Control your computer with the hands by Google’s cutting edge technology

By Rahul Vaimal, Associate Editor
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Google Tattoo technology on Hand
Representational Image

Global technology giant, Google is working on smart tattoos with embedded sensors that, when applied to the skin will turn the human body into a living touchpad.

The tech giant is collaborating with researchers at Saarland University in Germany for the development of the tattoo that aims to explore the fine motor skills that humans already have. The wearable project is part of Google Research and is named “SkinMarks,” which uses rub-on tattoos and is part of Google’s effort to build the next generation of wearable devices.

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How does it work?

They are temporary tattoos that users can apply easily, the same way they do it with normal ones. As in, you are taking a sheet of paper with the temporary tattoo on it, positioning it on your body somewhere and wetting it down with a sponge. Then the ink can be peeled out, leaving behind a tattoo that can be easily removed or simply disintegrates over time.

These tattoos, which are sensor-driven, can be applied to any part of the body.

Then, conventional touch or swipe movements can be used to activate the sensors, much like we do on smartphones.

There are a few movements more appropriate to work on the surface of the skin like squeezing the area around the tattoo or bending your fingers or limbs to activate the sensors.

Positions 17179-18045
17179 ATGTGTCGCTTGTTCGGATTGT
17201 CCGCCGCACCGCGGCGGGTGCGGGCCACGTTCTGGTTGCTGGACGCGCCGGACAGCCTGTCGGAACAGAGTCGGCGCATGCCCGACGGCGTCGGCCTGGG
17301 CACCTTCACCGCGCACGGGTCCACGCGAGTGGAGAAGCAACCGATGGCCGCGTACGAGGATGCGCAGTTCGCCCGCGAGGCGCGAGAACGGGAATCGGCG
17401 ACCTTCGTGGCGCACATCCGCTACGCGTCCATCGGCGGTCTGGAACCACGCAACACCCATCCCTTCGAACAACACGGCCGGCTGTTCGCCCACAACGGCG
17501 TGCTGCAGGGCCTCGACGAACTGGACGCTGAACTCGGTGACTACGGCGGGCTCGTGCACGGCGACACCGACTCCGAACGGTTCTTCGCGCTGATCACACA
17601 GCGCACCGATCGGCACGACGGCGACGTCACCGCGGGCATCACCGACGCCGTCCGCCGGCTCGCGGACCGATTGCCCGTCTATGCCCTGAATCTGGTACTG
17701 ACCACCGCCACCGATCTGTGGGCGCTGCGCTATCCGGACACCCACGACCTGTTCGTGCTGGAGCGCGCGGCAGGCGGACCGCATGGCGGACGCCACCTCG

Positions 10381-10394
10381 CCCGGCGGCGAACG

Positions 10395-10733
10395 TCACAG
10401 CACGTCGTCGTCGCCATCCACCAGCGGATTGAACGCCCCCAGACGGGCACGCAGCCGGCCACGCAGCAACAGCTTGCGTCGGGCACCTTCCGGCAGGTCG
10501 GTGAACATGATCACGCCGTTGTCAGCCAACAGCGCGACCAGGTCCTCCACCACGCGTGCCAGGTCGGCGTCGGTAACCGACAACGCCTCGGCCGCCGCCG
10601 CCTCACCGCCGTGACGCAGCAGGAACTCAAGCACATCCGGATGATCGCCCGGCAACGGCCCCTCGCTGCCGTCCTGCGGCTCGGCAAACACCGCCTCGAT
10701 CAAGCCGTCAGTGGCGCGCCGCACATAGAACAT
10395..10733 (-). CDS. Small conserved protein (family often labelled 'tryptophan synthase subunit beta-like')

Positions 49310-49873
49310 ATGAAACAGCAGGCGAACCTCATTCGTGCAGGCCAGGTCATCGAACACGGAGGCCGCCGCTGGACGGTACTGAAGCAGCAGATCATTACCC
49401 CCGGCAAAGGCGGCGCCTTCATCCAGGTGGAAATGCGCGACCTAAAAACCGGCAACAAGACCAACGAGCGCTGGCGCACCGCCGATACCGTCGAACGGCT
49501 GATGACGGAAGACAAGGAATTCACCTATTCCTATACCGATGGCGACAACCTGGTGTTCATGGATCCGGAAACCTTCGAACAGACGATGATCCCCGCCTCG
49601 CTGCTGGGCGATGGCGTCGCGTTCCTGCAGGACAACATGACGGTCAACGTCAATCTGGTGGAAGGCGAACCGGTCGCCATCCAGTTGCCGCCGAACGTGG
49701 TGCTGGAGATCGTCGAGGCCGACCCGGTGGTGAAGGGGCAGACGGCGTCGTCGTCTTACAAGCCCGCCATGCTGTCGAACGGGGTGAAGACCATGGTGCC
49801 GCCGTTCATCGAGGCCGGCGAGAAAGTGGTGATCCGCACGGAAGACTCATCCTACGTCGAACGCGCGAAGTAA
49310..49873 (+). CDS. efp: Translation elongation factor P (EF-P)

What does the tattoo look like?

What makes SkinMarks special though, is that they’re made with conductive ink. These also include dub-millimeter electrodes for touch sensing which is not typical of a temporary tattoo.

The tattoos are made onto tattoo paper by screen printing with conductive inks.

Currently, some of the prototypes of the tattoo contain cartoon drawings or light-up displays.

What are the possibilities?

The researchers note that the human body is a “promising surface for mobile computing,” because of its large and quickly accessible areas for various interactions.

They claim that these tattoos can conform to fine wrinkles and elastic or strongly curved body locations. Hence, this opens up numerous possibilities to trigger its action. For example, pinching/squeezing a flap of skin on the upper wrist, tapping or swiping across tattooed knuckles, or bending a finger.

Also, interacting with one’s own skin and limbs gives the advantage of working on it without having to look.

Google is working on holographic glasses too that would notify users by using color-coded signals as they receive notifications on their devices. For instance, notifications like navigation directions, texts, or calendar updates would all have their own colors.